Musical ‘Kinky Boots’ has heart, humor, and sole

Steve Booth and Kyle Taylor Parker in the national touring production of

Steve Booth and Kyle Taylor Parker in the national touring production of “Kinky Boots.” Photo: Matthew Murphy

BOSTON – The lives of working-class English folk has proven to be fertile ground for the writers of musicals.

The national touring production of “Kinky Boots” at the Opera House in Boston has to do with the longtime workers at the shoemaking firm of Price & Son in Northampton, England.

Like many in the line of work, the company has been ravaged by imports and changing tastes, but the proprietor (Nick Sullivan) is hopeful son Charlie will take over the reins when it’s time and keep the longtime plant workers gainfully employed.

When the plant is running full tilt, it can be “The Most Beautiful Thing in the World,” as one of Cyndi Lauper’s Tony-winning songs is titled, and a proud father tells his son: Someday all this will be yours. There’s just one problem: Charlie Price (Steven Booth) doesn’t want any part of it, envisioning a life in the bright lights of London with his girlfriend (Grace Stockdale).

Kyle Taylor Parker as Lola in

Kyle Taylor Parker as Lola in “Kinky Boots.” Photo: Matthew Murphy

But his father’s death forces Charlie back home, where he is immediately confronted with reality.

Stock has been piling up and there are no buyers in sight, and only a miracle can keep the plant open.

When he comes to the aid of what he thinks is a woman being assaulted by several men, he finds it isn’t actually a woman, but a drag queen named Lola (Kyle Taylor Parker). Part of his on-stage dress code are  sexy hip-high boots, worn by him and his fellow dancers, who are looking for something better and more spectacular.

Charlie sees a niche he believes his firm can exploit; the story is based on an actual British shoe-making firm in the 1990s that started making boots for women that were also worn by men.

In this case, Charlie hires Lola as a designer for the new product, but the reaction to his arrival on the scene at the factory is mixed when he arrives in full drag regalia. Even when Lola tries to fit in with “business class” attire, things are strained.

Similar ground has been trod in the past when it comes to working-class English folk confronting something they don’t really understand in “Billy Elliot, The Musical” where economically-strapped English coal miners are aghast at Billy’s decision to take up ballet.

The difficult relationships they had with their fathers growing up bonds Charlie and Lola (nee Simon) and makes for a touching “Not My Father’s Son.”

Lola is not your average drag queen. He is a trained boxer and the son of a boxer, who later disowned him. He travels with a group of six dancing “Angels,” all men who are passing – some spectacularly — as women.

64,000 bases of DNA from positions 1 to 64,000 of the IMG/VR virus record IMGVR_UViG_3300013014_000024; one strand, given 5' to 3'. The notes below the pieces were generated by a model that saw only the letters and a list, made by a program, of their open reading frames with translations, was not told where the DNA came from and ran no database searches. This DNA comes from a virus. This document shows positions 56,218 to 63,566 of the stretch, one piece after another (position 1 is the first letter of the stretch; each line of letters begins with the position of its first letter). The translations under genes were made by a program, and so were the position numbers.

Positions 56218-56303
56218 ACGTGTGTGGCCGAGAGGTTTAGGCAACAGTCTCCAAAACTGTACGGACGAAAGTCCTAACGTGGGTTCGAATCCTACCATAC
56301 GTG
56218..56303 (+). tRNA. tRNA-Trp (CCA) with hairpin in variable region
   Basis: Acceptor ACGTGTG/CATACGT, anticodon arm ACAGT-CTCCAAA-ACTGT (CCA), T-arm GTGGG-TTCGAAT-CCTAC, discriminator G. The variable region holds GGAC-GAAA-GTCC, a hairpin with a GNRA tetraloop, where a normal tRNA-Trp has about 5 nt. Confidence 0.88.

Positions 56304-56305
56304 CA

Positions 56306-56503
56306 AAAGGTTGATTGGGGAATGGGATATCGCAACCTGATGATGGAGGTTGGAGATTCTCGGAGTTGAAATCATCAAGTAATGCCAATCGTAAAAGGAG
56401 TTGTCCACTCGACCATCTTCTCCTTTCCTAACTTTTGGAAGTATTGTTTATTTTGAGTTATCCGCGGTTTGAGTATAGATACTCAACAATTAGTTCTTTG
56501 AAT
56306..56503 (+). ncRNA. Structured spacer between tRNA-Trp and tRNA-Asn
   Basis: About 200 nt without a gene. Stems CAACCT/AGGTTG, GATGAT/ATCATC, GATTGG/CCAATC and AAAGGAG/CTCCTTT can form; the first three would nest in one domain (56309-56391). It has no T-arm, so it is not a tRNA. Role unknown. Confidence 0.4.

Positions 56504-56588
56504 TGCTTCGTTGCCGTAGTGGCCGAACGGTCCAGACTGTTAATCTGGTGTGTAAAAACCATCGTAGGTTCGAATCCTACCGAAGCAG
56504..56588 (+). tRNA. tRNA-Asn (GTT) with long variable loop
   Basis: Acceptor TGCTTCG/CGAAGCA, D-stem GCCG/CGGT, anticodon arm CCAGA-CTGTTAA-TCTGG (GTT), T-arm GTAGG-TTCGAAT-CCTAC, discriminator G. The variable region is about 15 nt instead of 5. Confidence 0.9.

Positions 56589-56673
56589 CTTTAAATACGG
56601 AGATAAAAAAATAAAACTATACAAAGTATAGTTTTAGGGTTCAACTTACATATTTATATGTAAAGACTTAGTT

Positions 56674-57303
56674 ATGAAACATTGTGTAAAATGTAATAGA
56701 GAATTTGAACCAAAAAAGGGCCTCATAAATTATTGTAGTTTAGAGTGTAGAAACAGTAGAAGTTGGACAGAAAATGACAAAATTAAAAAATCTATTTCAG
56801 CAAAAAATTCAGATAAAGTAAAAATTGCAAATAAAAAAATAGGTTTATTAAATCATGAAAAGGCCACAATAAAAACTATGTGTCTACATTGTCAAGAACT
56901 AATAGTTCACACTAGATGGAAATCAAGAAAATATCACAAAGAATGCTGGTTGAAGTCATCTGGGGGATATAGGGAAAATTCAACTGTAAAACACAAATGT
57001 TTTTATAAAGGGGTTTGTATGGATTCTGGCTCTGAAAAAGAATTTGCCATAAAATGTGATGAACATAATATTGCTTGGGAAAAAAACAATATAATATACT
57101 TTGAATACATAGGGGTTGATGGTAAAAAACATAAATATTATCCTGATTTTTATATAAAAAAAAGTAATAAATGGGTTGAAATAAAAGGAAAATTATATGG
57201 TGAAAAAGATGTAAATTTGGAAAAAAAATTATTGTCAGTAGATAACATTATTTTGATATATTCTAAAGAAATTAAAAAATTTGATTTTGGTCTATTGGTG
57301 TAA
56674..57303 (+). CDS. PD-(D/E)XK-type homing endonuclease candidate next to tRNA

“I make a roomful of people feel normal by comparison.” Lola says at one point.

Joe Coots as factory worker Don is the most resistant to accepting Lola as part of the crew, but a boxing match in which Lola lets Don escape with dignity intact, Lola earns his respect.

“Kinky Boots” was only a modest success as a 2005 film but benefits here from the stage adaptation by Harvey Fierstein, who has written some of the better books of musical in recent years (“Hairspray,” etc.). Fierstein’s book uses humor in extolling the virtues of being what you want to be, and finding the true road to acceptance and happiness.

He also wrote the book for 1983’s “La Cage aux Folles,” which approached the subject of drag performers in a completely different way at a completely different time.

Cyndi Lauper’s Tony Award-winning score has all the rock sensibilities you’d expect, and is strong even when things get softer during Lola’s second-act showstopper, “Hold Me in Your Heart.”

Lauper  also rocks out in some rousing production numbers, including the “Raise You Up/Just Be” finale that raises the roof of the spacious Opera House.

Director and Choreographer Jerry Mitchell decides early on what works and decides to keep giving us more of it.

“Kinky Boots” won six 2013 Tonys and is still running on Broadway, and while “Billy Elliot” did the angst of a child seeking a parent’s approval better, the combination of Fierstein’s humor and heart and Lauper’s bouncy melodies still sends the audience out onto Washington Street on a high note.

The national touring production of “Kinky Boots.” Book by Harvey Fierstein, music and lyrics by Cyndi Lauper. Based on the Miramax motion picture “Kinky Boots.” Directed and choreographed by Jerry Mitchell. At the Opera House, Washington Street, Boston through Aug. 30. http://www.BroadwayinBoston.com.

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